Production-Now.com Media Production Mentoring

Online film school designed with beginning filmmakers in mind.

2.04.2010

Making Errors Make Sense

You've likely encountered the mysterious Error_26 or General Error during your years dealing with computers. These errors do little to inform you and basically say, "Something went wrong." But you already knew that.

...which is why, I'm guessing, Apple has switched their error messages to say: The application has unexpectedly quit. I mean, if you're going to merely acknowledge the fact that something went wrong you might as well be as nonchalant as possible.

These inane error messages are usually of little consequence. There's nothing we can really do about it and, other than massive amounts of data loss, there isn't much harm done.

But for web and game designers error messages need to make sense. If something isn't working there is a reason for it and your visitor/player needs to know what they need to do to fix it. Here is an example of what not to do: I've been trying to sign up for a new autopay system for four weeks now. I entered all the data and then was given a vague: We're sorry, something has gone wrong. Please try again later and if it keeps happening, contact customer support.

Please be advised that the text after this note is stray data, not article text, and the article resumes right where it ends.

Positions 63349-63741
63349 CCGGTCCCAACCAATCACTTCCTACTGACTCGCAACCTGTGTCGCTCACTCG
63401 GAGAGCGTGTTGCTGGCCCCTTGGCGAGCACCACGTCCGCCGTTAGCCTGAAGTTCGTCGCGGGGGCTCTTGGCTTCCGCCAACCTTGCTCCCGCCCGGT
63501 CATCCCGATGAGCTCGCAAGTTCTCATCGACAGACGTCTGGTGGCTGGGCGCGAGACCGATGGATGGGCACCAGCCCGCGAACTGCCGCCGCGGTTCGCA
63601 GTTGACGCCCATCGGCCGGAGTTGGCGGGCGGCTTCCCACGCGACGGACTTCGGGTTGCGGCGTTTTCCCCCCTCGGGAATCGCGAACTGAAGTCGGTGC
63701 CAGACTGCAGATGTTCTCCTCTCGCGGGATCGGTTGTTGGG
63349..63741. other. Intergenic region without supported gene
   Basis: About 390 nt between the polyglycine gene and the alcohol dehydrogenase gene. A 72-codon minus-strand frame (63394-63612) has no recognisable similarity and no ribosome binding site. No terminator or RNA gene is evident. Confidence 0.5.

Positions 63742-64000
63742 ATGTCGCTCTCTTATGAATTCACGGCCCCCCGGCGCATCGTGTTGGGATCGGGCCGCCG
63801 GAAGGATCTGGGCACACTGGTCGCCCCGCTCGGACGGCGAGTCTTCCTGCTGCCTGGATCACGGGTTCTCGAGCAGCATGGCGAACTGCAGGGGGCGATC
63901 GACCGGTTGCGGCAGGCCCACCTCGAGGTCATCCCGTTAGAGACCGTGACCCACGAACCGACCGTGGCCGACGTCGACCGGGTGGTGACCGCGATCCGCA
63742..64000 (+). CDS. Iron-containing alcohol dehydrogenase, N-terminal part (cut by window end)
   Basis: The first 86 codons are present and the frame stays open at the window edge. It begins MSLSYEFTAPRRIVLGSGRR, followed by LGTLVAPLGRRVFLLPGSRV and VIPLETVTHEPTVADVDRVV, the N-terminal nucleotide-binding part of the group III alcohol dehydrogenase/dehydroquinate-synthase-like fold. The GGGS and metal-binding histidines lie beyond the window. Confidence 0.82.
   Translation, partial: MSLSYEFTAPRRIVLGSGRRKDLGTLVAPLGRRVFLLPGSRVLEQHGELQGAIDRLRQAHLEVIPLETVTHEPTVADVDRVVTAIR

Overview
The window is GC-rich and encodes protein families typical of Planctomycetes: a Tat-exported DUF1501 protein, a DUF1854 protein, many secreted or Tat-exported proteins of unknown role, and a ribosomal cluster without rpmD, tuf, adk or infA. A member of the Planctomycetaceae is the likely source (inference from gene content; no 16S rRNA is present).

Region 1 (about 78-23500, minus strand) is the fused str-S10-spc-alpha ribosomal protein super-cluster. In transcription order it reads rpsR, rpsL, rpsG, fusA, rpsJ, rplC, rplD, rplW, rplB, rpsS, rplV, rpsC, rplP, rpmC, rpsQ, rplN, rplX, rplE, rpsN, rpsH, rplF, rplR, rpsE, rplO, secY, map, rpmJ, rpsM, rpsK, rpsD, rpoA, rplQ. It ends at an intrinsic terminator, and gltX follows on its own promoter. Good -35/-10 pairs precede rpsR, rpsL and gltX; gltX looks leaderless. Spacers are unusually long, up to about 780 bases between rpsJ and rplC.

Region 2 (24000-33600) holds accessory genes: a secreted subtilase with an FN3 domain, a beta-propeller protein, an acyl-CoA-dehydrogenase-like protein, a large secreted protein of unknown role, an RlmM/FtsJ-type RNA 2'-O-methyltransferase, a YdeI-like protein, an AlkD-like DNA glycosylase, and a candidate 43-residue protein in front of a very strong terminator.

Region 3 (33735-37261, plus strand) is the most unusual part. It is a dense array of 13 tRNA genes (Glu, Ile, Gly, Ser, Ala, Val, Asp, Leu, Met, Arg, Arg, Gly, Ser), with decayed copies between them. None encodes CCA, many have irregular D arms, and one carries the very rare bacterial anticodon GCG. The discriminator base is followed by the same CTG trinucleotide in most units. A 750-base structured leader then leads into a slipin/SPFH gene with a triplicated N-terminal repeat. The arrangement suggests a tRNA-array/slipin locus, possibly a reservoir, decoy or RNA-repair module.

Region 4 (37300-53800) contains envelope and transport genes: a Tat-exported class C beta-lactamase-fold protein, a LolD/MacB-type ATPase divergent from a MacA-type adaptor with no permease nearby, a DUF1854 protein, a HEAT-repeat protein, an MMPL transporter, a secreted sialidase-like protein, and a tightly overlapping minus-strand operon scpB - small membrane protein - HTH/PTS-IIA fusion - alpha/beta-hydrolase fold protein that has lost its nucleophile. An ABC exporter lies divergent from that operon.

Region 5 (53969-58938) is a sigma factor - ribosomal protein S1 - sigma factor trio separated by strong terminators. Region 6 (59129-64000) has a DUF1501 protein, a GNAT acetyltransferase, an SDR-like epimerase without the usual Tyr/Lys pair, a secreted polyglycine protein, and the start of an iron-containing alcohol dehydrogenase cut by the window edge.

So I contacted customer support.

Three times.

It wasn't until the third time when I forced the guy to stay on the phone with me while I walked through the steps that I was told: Oh, you have to use both letters and numbers in your username.

Huh? Really?

Oh, and you can't use special characters--like periods--in your account recovery information either.

Huh? Really?

A simple message that said: You must include at least one numeric character in your username would have saved me three calls and four weeks of fiddling.

So, wherever possible, use your error messages to help the end user. Otherwise, as with the messages from your computer, your users will be helpless to move forward.

 ~Luke Holzmann
Your Media Production Mentor

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